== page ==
Have you ever noticed your dog tilting their head when they are looking at you? Not only is this behavior very cute, but it is also curious and intriguing. Have you ever stopped for a minute to wonder why they do it in the first place? Well, there are a few possible explanations which we are going to examine in closer detail. And, after all, it is always interesting to know and understand your dog just a little bit better.
Experts have differing theories as to why dogs tilt their heads. For some, they believe it to be a sign of intelligence, while others think it is to help them see or hear better. Some experts think that it is a sign of curiosity, or it could be that your dog is trying to understand something – perhaps a command from you. In more serious situations, it could be a sign of a health issue in your dog. Discerning between the different reasons can help you to read your dog’s state of mind and physical conditions better. So, here are a few of the reasons why do dogs tilt their heads discussed in more detail.
Just like other human have ways of showing that they empathize when you are speaking, the same goes for canines too. After years of having humans as masters, dogs have learnt to respond to all sorts of human behaviors including speech patterns and volume, facial recognition, words, and body language. So, when your dog tilts their head at you, there is every chance that they are simply trying to work out and empathize with your emotional state.
Listening to You
While dogs can famously tune into frequencies that human beings can’t access, they can struggle to pinpoint the exact source of a sound. So, this adjustment in their head position may be a simple effort to hear you better. Your dog may be trying to work out whether it is you who has just spoken or whether the sound has emanated from elsewhere.
Improving Their Vision
Another sense that your dog may be trying to improve is their sense of sight. There is some research to suggest that your dog’s muzzle may get in the way, making seeing things directly in front of their face more challenging. So, your dog may be trying to see you or read your expression just a little bit better. So, if you have a dog with a longer muzzle, you may find that your dog is more likely to tilt their head.
If you have noticed that your dog is more likely to tilt their head when you are about to offer them a treat, the head tilt could be the accompaniment of expectation. Or it could be that you have just said the magic word ‘walkies’ and they are double checking to make sure that they haven’t misheard anything!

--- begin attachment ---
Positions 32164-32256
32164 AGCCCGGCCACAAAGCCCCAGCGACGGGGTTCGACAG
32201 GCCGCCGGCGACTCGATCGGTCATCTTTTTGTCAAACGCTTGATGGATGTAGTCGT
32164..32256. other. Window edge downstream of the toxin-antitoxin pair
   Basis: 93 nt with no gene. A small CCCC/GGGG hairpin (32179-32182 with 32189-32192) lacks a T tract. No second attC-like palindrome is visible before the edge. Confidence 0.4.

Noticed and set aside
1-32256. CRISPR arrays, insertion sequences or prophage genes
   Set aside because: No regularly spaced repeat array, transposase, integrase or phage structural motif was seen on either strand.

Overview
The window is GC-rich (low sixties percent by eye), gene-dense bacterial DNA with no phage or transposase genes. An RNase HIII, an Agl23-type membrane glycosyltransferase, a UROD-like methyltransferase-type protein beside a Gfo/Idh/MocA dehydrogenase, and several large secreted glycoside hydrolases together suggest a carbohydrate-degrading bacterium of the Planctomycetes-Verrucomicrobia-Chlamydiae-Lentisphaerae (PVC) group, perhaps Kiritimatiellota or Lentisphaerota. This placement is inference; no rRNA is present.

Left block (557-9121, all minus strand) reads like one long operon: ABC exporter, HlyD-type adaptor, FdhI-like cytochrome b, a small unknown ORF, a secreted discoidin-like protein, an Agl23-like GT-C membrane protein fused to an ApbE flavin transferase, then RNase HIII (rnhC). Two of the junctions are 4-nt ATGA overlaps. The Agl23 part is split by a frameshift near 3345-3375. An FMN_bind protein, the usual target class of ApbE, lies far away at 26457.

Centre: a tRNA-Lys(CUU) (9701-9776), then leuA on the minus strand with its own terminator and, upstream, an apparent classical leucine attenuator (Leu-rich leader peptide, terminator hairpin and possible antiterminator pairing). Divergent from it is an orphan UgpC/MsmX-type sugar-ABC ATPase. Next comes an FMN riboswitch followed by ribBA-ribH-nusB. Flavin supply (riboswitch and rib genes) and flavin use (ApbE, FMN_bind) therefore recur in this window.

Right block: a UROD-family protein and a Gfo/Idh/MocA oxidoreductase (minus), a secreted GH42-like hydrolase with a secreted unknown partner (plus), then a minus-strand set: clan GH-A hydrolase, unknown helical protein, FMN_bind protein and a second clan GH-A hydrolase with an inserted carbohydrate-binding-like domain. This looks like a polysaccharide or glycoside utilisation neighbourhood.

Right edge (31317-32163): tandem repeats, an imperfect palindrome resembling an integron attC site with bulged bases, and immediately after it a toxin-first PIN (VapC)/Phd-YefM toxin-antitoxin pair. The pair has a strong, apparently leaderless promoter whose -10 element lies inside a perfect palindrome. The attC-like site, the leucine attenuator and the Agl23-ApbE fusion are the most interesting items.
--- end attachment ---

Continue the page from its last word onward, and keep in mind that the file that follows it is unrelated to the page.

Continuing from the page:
In other situations, it may be medical reasons that are causing your dog to tilt their head. If there don’t seem to be any other obvious triggers and your dog is tilting their head on a regular basis, now is the time to check that nothing more serious is happening. Sometimes, the head tilt is a result of your dog suffering from dizziness, which could indicate a problem with the vestibular system of your pooch. This is integral to their sense of balance. You should notice the difference between a regular head tilt, which only lasts for a few seconds, and one which is associated with this condition as it will last for a lot longer. Some of the factors which could have contributed to this include ear damage, brain disease, or a thiamine deficiency. If you are asking with concern why does my dog tilt their head, take your pooch to the vet to get a proper diagnosis.
In most cases, head tilting is not behavior that you need to worry about in your dog and there is an innocent reason why dogs tilt their heads. Often, it is a result of trying to understand you better or show empathy to your current state of mind or mood. Or it could be an effort to see you clearer or the sign that they are expecting something. But in some more serious cases, it may be a medical issue, which you can usually tell if your dog is tilting their head on a more regular basis for a more sustained period of time.
- Why Do Dogs Tilt Their Heads? – PetMD
- Why Dogs May Tilt Their Heads When You Talk to Them – PsychologyToday